The howling started suddenly. That was the evening of 19thMarch. The light bulbs zipped and were out. As is the norm. Electricity is the first martyr of any weather change in Kashmir.
As at that time it didn’t seem that serious, I hoped the electricity would be restored by 11am next morning. But morning was a long way off. It was the night that was exciting. And since I spent most of it awake, I can tell you something about it.
The wind hadn’t risen till late in the evening. After that it was all about the wind, and nothing else. In our beds we heard the leaves rustle violently in giant gusts of wind. The branches creak and crack. The unsettled birds chirping in displeasure. The gravel being rubbed against the window panes.
 The bucket being banged against the walls.

Next morning wore the look of a violated village. Leaves, twigs and tree branches lay strewn all over. A newspaper had flown in from somewhere. A polythene bag was hanging. A piece of cloth.

By afternoon, someone who had predicted that the wind will stop by 1pm of that day was being told that the wind kept no clocks. The people kept away from the streets. The wind hadn’t died down. People were afraid of falling objects, tree branches and roofs.
The electricity hadn’t still been restored. The wind was still howling. A tree collapsed in the neighbourhood. It must have made a creaking sound when it fell, but of course, no one heard. The wind wouldn’t let us. Nothing rose over the gale. People were already worrying about this newly born qahar.
By evening of next day (March 20th), the wind had reduced in its intensity. But there was no electricity, and with it getting darker no hope of it either. The wind reminded of the snow. Only that this time the Highway was open and we weren’t wrapped up in blankets.

In some other parts of Kashmir the wind blew down houses. It uprooted trees, and created a blank. Those who saw the structures being torn down will tell you that’s what winds do. The blow things out of order. Some people will now be mending their walls. Re-constructing their little forts, their seats of assumed power, to keep any future winds out. But that won’t happen. Nothing stops a pack of cards from crumbling, except, of course, Time. Even the powerful take some time to realise their power.

var _gaq = _gaq || []; _gaq.push([‘_setAccount’, ‘UA-27908379-1’]); _gaq.push([‘_setDomainName’, ‘’]); _gaq.push([‘_trackPageview’]); (function() { var ga = document.createElement(‘script’); ga.type = ‘text/javascript’; ga.async = true; ga.src = (‘https:’ == document.location.protocol ? ‘https://ssl’ : ‘http://www’) + ‘’; var s = document.getElementsByTagName(‘script’)[0]; s.parentNode.insertBefore(ga, s); })();

Like the Haley’s Comet

February 29 is a good day. Anything may be good if it is to happen only once in 4 years.

As a kid, I used to think how do people born on this day celebrate their birthdays. I know of  people born yesterday, and tomorrow. But none today. It surely sets you apart that your birth anniversary comes only once in four years. Like a smaller version of Haley’s comet, which is seen only once in 75 years. Had I been a mini-Haley’s comet, I would have made a big deal out of it, I am sure. February 29 is in a way a New Year’s eve. It comes to start off a period of four years where we won’t have any 29 Februarys. It’s a beginning of four ‘normal’ years, as distinguished from the one leap year in which it occurs. So shouldn’t people celebrate this? Isn’t this a bigger celebration than January 1st? That will happen every year – this won’t.
Srinagar had a very pleasant day. More so for school kids whose school vacations have been extended. Great going! And also for the boba (old woman),who seemed to have understood the celebratory streak in February 29 and had hence repaired to the roof her houseboat, to enjoy the winter sun. The parting days of wintry sunshine.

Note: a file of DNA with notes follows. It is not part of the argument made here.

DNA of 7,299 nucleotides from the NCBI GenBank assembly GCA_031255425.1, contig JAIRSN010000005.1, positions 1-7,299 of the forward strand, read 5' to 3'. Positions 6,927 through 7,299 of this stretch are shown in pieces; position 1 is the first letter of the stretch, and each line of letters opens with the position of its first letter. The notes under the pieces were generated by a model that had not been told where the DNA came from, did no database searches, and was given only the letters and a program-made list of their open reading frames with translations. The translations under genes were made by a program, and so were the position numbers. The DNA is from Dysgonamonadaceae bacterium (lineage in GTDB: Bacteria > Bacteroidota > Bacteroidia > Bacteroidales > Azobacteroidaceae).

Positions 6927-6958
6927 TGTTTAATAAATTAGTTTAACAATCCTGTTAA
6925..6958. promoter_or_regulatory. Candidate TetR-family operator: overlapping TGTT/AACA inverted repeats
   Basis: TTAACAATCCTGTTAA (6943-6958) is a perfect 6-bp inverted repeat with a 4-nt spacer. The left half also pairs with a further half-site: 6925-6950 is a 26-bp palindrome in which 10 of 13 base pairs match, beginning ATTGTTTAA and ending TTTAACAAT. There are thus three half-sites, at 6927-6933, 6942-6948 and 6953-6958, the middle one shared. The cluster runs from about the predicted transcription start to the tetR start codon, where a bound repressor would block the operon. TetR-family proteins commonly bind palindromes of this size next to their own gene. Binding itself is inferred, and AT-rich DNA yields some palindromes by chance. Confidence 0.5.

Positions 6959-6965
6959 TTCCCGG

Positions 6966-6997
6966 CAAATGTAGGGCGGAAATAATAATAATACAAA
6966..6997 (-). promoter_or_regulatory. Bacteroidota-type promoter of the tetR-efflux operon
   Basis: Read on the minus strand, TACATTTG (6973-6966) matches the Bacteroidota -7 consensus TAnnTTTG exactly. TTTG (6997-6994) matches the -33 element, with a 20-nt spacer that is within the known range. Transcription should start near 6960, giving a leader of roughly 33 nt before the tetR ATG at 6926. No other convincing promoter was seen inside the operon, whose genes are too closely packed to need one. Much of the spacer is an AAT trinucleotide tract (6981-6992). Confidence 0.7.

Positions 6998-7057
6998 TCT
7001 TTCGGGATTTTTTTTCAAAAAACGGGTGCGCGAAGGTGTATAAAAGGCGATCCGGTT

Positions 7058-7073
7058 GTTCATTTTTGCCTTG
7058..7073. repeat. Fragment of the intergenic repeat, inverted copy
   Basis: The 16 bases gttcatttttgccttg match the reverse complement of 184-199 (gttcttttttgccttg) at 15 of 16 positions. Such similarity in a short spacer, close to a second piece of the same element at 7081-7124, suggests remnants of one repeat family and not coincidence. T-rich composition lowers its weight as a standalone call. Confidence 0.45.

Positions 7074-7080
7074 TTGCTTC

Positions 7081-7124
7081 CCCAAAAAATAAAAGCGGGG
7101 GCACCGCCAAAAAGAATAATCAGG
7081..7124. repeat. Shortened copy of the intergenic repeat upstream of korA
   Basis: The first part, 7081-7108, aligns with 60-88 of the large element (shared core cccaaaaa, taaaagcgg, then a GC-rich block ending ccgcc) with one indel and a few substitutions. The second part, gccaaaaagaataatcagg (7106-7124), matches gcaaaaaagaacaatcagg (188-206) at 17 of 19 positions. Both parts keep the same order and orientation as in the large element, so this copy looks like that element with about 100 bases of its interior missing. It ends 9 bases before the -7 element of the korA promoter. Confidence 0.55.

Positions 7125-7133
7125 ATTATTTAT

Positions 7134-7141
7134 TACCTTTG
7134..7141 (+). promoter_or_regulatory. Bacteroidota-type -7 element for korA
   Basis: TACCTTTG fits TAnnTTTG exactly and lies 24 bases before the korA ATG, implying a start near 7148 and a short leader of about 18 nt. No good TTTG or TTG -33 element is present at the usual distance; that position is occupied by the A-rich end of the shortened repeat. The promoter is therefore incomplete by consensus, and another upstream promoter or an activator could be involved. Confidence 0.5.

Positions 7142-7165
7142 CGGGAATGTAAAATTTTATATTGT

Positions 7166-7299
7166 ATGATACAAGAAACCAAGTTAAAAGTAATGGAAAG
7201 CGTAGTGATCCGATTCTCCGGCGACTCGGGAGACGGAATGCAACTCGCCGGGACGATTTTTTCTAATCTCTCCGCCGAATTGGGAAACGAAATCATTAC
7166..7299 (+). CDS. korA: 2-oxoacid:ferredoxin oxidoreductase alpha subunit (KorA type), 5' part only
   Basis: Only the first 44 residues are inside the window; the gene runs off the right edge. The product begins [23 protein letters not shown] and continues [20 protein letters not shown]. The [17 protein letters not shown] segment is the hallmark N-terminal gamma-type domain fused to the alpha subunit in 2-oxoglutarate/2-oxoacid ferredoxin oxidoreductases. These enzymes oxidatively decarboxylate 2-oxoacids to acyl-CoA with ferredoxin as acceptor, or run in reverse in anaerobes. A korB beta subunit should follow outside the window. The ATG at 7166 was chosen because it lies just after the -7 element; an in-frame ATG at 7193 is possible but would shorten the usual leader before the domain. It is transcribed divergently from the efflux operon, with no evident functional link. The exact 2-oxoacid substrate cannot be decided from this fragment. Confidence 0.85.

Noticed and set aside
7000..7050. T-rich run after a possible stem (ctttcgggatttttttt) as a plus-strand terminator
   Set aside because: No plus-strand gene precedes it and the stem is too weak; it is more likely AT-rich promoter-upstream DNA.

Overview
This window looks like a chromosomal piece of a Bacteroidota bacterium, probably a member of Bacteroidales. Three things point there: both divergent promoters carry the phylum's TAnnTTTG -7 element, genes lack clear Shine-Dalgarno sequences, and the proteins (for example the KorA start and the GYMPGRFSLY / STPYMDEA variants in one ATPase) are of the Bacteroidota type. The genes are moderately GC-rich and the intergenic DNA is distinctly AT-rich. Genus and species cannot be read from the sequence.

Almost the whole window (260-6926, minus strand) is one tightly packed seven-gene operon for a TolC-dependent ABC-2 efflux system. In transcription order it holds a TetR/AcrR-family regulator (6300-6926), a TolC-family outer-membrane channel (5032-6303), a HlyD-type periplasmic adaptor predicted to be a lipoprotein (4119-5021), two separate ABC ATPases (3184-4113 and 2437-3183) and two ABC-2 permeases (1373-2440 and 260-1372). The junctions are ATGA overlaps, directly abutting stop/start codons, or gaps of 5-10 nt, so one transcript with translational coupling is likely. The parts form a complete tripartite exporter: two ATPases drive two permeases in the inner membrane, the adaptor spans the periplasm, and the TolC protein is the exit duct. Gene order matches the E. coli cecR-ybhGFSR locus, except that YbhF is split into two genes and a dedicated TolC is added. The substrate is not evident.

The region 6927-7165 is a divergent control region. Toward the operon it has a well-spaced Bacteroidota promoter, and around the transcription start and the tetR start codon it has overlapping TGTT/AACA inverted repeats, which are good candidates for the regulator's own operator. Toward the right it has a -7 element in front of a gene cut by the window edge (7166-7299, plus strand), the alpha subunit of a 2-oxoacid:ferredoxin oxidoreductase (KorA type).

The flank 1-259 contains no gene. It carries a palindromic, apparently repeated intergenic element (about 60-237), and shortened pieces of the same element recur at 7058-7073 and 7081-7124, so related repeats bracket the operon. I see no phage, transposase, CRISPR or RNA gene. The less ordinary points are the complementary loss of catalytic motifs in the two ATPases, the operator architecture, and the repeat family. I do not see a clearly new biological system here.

Even though there is a prediction for snow on 4thand 5th of March, the winter is now officially over. The two chillas Chillae Kalaan, the major, and Chillae Bachh, the minor – are over. The cold siblings, rest in peace. You were thoroughly enjoyable this year.

For this day, there is only one regret in my heart. I did not have may camera with me (else, I would have surely clicked one of boba) – so there are no pictures to show you of the beautiful sunshine today. You may have to check back on the last post for similar pictures. But when the sky changed hues, in the evening, I was ready to click these. Ah, the bad (and unapologetic) photographer I am!

The sunshine never lasts beyond dusk, but the clouds are more faithful. They stay, in dark and light. Darkening the light, and lightening the dark. Like a patchwork quilt – each patch brings out the hue adjacent to it. Each emphasising the other. Telling us of its importance – that the good and the bad together complete a cycle. February 29, completed itself with all three shades – white, black and the grey. Nature, too, has its own philosophy. It sings its own song.

There are two things especially today of which I am really happy. One is that, and I say it with no less pride, that my driving has improved. A few days ago, I almost, almost killed a puppy. But, of course, it was not my fault. It was his (and frankly, with the canine endemic in Srinagar, most Srinagarites wouldn’t even have minded a dog less in the city – there are just too many of them – but that’s a separate story. I am glad the dog lived). Today I killed none. Far from it. Yay!
The second and more important thing is that being on Twitter finally paid. I found this. It’s an organisation working for spreading literacy. You can read their story here. The Read Aloud Day on March 7 is a brilliant idea. I’d encourage all of you, readers of this blog, to participate. (Perhaps you can start by reading out my blog aloud to all the family, relatives, friends, families of relatives and friends. That would be a good thing to do.) I am participating, and have chosen a wonderful ‘book to read aloud’. A perfect choice, if I may say so myself. So, keep watching this space to stay updated on the book (and dead dogs, if any!).

Also, take some time, to tell me what you are planning to read – if at all anything.